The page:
February 5, 2011 9:40:00 PM
MABEN -- Josh Poe isn''t chasing his brother''s career.
The similarities between Josh and older sibling, Gabe, tell a different story.
Both players were standouts in football at West Oktibbeha High School.
Gabe, a linebacker at the University of West Alabama, started his career at East Mississippi Community College, where Josh will begin his college career in the fall.
Gabe and Josh both stand 5-foot-9 and have always carried the reputation of being "big hitters."
Versatility is an asset both players possess, which led them to play multiple positions in high school.
Gabe led West Alabama with 97 tackles and two sacks this season as a 205-pound middle linebacker. He''s an example of a player overcoming a lack of ideal measurables. Gabe also laid a path for future Timberwolves to show small-school players they can make it at a four-year level.
The footprints are there for Josh to follow, and Timberwolves coach Adam Lowrey believes it motivated his former star player.
"He''s never mentioned this, but deep down he has a desire to compete against his brother," Lowrey said. "He''s going to outwork everybody because that''s just how he is, but I think he feels he something to prove (because of Gabe)."
Josh said his motivation stems from how well his brother played in his first season at West Alabama. Trying to match what Gabe has accomplished won''t help carve his career, Josh said.
"I always knew I would make it to the next level and play somewhere," Josh said. "Now, it''s about proving to myself I can set my path. Gabe was a great player at EMCC, but I''m trying to do my thing."
Josh, much like he did as a Timberwolf, will play multiple positions to audition for a singular role with the Lions.
He''ll have a redshirt year to make an impression in practice, where he feels his skills will shine as a defensive back.
Josh can use the redshirt year to help a broken ankle heal. He suffered the injury Sept. 3 in a game against East Oktibbeha and missed the rest of the season. He hasn''t starting running full speed, but is lifting and doing rehabilitation.
"Things can feel different from what they are when you have surgery," Josh said. "I''m trying to get it back. I''ve got to be careful."
Once Josh is healthy, he''ll focus on challenging for a special teams role to avoid being redshirted. While he''ll accept the year of training a redshirt has to experience, he wants to be on the field come game day.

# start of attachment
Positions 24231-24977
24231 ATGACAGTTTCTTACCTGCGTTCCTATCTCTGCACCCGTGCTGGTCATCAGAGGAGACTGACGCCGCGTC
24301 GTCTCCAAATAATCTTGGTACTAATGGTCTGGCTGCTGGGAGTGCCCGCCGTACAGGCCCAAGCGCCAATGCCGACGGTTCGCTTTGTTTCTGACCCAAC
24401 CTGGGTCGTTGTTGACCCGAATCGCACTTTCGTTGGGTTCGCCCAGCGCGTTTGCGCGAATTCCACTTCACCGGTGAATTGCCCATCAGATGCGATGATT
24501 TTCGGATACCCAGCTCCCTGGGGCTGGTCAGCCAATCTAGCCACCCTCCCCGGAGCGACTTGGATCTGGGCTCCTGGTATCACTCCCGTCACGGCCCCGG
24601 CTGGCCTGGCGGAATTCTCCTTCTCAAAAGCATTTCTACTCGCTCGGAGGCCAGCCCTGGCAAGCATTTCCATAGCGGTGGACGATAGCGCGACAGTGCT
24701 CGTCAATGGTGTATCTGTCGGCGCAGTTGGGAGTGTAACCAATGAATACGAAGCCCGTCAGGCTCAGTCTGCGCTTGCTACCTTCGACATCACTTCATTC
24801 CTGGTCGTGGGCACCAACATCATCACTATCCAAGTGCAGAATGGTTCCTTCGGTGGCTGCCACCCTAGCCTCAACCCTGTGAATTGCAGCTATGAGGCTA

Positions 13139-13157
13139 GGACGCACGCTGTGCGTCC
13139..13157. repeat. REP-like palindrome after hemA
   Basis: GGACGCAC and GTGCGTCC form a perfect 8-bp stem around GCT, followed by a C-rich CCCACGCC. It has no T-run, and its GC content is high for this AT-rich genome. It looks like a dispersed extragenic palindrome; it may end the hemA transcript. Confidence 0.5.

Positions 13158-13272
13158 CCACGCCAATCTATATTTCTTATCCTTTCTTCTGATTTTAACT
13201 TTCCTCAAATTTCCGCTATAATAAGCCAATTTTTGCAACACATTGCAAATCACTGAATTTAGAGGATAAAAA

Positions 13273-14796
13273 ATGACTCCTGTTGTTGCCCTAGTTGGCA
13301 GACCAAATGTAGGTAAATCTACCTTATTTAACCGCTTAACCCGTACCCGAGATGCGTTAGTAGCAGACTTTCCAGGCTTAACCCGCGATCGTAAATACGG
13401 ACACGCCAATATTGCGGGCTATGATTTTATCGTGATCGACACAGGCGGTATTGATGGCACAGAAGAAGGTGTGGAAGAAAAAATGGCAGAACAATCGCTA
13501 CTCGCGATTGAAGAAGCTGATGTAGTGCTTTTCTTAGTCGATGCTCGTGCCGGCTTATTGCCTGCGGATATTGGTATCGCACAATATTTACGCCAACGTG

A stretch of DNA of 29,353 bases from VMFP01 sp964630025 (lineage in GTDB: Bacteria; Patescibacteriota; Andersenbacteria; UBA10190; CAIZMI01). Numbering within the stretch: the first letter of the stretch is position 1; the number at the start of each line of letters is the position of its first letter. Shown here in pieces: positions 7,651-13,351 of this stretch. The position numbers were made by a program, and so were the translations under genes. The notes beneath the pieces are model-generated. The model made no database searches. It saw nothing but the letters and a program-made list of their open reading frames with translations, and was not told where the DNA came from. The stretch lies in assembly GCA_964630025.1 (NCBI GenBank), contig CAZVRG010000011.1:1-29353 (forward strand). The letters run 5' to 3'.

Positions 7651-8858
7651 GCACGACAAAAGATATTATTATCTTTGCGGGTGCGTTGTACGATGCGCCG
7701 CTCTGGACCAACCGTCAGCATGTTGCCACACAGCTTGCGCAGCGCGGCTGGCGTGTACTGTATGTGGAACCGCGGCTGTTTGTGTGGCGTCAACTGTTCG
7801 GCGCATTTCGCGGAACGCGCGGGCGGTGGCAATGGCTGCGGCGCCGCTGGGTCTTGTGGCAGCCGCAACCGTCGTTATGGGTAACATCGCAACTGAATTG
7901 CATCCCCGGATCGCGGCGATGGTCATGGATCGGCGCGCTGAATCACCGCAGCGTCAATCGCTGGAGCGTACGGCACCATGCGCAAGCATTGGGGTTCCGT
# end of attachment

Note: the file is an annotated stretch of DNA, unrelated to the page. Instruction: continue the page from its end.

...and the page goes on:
Having played wide receiver, running back, and linebacker for Lowrey, Josh should adapt well to being an "athlete" at EMCC.
Josh was The Dispatch Small High School Defensive Player of the Year as a junior after posting 106 tackles, six sacks, and 11 forced fumbles.
Before he broke his ankle in Week 3 this season, Josh recorded 14 tackles, two sacks, and an interception. He had 16 catches for 212 yards and scored five touchdowns. He helped the Timberwolves to a 6-5 record, their first winning mark since 2006.
But not being there down the stretch still eats at him.
The Timberwolves lost their last three games to the top three teams in the district and missed the playoffs.
"I can even go back to Weir, when we lost by a touchdown," Josh said. "We were grinding, everything was back and forth, and all we needed was one stop. I felt like I could have made a difference in that game. That''s a tough feeling to have."
Josh''s broken ankle led to diminished interest from Illinois and Mississippi State. Without an offer from a Football Bowl Subdivision team, he settled on EMCC because it showed the most interest.
He''s ready to repay the Lions'' faith that he''ll fully recover and be the latest Timberwolf to star in Scooba.
"It''s not the top ranked D I, but it''s top ranked in JUCO," Josh said. "It''s exciting to move on and to get the opportunity. I think I have a great set of hands and can play receiver or defensive back. I''m ready to get to work."
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